You can always complete the Federal Odometer Disclosure Statement so your bases are covered.

Inspect the odometer to verify that the seller’s entry is correct. Keep in mind that sellers who tamper with a car's odometer to obtain a false reading can face serious consequences.

The PrivateAuto app has a field for the odometer reading so that both the buyer and the seller can check the mileage before moving forward.

VIN Check

Always verify the VIN to compare it to that written on the title. You want to avoid having the wrong VIN on the title, as this will cause all sorts of problems later on.

The PrivateAuto app has a field for the VIN, where both the buyer and seller can check it for accuracy. This helps to eliminate any errors (or the rare case of outright seller fraud).

Step 9: Get Auto Insurance

Before driving the car home, you’ll want to have it covered under an insurance policy. Most states require liability insurance at a minimum; it’s up to you whether to get more coverage.

The PrivateAuto app makes it easy to compare rates and get car insurance.

Step 10: Finalize with Connecticut DMV

You technically own the car at this point, but the Connecticut DMV needs to know that. It’s time to register the car in your name, transfer the title in the state records, and get new license plates.

They will require the following:

The vehicle title signed by the previous vehicle owner.
Bill of sale (proof of ownership)
Completed Registration And Title Application
Proof of valid vehicle insurance.
Payment for the title transfer fee: $25.
Payment for the passenger vehicle registration fee: $120.
Payment for Connecticut car sales tax (based on your car’s purchase price).
Payment for Connecticut license plate: $8.
Potentially other taxes and fees, depending on your city and county of residence.
Valid driver's license.

Connecticut License Plates

Some states allow the license plates to remain with the car when sold. Connecticut requires the seller to remove the plate from the car. As the buyer, you’ll apply to the county treasurer's office for a new Connecticut license plate.

Connecticut's standard license plate fee is $8. A vanity plate costs an additional $94.
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Connecticut Emissions Testing

All vehicles registered in the state are subject to emissions testing.

Requirements: all Connecticut cars are required to undergo emissions testing every two years. This includes both passenger vehicles and commercial vehicles, as well as hybrids and electric cars.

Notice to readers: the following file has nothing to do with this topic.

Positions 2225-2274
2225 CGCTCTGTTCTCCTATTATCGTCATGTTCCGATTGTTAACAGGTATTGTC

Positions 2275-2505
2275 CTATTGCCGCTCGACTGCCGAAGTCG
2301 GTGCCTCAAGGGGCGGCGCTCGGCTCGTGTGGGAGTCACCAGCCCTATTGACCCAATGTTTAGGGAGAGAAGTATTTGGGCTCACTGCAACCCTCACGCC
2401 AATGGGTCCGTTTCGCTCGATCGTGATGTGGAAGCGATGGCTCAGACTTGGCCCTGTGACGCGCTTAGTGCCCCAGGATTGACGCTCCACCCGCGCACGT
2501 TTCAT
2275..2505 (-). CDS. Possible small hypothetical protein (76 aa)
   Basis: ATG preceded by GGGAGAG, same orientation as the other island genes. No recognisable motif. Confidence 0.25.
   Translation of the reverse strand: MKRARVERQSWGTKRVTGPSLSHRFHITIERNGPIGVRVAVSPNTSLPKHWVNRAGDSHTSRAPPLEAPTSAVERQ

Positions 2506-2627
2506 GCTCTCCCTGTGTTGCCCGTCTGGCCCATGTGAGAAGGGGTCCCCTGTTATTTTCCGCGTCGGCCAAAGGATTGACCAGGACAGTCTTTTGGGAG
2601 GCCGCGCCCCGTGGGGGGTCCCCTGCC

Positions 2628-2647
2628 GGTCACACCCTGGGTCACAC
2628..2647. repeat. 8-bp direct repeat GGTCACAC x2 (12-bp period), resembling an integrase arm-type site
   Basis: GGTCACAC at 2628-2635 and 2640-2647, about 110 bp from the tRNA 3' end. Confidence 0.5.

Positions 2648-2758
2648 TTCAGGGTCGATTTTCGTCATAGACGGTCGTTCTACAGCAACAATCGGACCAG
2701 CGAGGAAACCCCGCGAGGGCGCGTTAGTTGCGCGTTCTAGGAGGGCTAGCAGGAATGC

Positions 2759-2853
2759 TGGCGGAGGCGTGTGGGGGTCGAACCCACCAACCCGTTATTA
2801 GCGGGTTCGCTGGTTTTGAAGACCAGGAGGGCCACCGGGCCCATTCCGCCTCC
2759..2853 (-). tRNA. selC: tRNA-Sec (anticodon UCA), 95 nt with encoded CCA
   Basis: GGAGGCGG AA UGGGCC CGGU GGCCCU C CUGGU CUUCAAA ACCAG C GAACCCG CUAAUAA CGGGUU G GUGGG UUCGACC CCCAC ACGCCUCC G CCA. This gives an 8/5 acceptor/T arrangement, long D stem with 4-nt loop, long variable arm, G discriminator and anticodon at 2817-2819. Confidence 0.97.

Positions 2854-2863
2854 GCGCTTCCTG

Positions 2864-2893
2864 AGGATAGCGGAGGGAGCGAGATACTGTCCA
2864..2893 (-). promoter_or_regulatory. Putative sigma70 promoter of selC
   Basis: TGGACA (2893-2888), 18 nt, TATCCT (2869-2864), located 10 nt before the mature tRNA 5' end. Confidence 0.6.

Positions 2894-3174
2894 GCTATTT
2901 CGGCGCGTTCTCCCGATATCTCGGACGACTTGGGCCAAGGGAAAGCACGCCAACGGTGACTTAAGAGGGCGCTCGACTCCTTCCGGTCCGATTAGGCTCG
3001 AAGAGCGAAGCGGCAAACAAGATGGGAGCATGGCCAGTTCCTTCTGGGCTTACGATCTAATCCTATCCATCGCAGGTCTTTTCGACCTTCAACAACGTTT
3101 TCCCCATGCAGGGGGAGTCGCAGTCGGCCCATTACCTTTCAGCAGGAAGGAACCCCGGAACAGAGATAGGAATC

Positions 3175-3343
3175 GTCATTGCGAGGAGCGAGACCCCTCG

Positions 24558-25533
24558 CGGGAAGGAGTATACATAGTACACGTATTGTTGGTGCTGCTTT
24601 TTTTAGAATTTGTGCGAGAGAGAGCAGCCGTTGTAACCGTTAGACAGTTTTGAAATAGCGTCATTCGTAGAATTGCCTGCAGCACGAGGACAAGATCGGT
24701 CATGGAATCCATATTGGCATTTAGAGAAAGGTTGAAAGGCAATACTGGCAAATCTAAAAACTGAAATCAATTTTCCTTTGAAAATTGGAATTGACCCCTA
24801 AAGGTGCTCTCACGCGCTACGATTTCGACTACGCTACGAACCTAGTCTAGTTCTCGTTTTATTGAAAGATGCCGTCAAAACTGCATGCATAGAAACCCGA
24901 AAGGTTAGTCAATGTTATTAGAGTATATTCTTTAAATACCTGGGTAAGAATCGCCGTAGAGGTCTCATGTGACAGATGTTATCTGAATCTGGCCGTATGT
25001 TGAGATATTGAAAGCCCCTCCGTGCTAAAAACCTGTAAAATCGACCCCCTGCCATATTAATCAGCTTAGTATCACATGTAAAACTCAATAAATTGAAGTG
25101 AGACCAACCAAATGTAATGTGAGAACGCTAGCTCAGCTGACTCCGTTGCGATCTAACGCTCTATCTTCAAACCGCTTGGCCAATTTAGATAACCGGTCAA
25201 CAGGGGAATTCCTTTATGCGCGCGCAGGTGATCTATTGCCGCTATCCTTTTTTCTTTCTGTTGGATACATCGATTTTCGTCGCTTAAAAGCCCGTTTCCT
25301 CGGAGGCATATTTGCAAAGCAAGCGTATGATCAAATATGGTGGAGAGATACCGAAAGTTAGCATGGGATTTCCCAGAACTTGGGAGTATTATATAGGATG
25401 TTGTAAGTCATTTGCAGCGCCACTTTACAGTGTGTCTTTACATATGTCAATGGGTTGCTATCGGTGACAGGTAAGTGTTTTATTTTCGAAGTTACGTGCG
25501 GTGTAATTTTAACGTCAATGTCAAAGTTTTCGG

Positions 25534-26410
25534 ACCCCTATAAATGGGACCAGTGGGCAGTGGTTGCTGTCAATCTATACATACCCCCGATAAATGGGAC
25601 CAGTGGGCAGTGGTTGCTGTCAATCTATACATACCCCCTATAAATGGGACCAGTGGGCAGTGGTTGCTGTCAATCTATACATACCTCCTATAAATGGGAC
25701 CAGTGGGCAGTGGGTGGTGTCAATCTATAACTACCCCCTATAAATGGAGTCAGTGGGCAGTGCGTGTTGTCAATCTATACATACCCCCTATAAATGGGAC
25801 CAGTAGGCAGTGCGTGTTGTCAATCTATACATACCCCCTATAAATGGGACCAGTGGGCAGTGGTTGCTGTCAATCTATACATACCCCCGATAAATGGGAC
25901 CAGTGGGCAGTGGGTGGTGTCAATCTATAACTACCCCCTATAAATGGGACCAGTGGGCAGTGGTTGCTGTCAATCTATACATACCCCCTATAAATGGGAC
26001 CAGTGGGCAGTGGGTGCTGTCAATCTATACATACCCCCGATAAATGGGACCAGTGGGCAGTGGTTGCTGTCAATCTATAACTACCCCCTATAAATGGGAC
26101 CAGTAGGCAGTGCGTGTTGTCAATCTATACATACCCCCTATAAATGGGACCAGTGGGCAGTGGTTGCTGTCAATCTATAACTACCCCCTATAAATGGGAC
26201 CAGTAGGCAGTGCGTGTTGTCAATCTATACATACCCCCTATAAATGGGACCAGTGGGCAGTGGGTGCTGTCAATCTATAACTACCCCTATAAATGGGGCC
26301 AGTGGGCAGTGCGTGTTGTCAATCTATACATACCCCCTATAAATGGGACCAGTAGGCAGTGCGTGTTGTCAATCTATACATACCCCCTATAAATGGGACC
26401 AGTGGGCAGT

Schedule: based on the last digit of your license plate number. You can find specific testing deadlines on the Connecticut DMV website.
Locations: there are emissions testing locations throughout the state, and you can find the one nearest to you on the DMV website as well. Some locations are appointment-only, so be sure to check before you go.
Fees: the fee for emissions testing in Connecticut is $20 for most vehicles, but some larger commercial vehicles may be subject to higher fees.

If your vehicle fails the emissions test, you will be required to have it repaired and retested before you can renew your registration.

If you are a new resident of Connecticut, you must pass an emissions test before registering your vehicle with the Connecticut DMV.

Here are the exempted vehicles:

Fully electric vehicles
Cars that weigh more than 10,001 pounds
Cars that have a composite title
Cars made in 1992 model year or earlier

Connecticut FAQ

How much does it cost to register an out-of-state vehicle in Connecticut?

Registering an out-of-state vehicle costs $120.

To register a car after having moved to Connecticut, bring the following to your local Connecticut DMV office:

- The out-of-state certificate of title
- The vehicle’s emissions report
- Proof of a valid Connecticut auto insurance policy
- An acceptable form of identification
- Payment for all applicable registration fees

Is there a lemon law for used cars in Connecticut?

Can I transfer a title online in Connecticut?

How much are Connecticut sales taxes?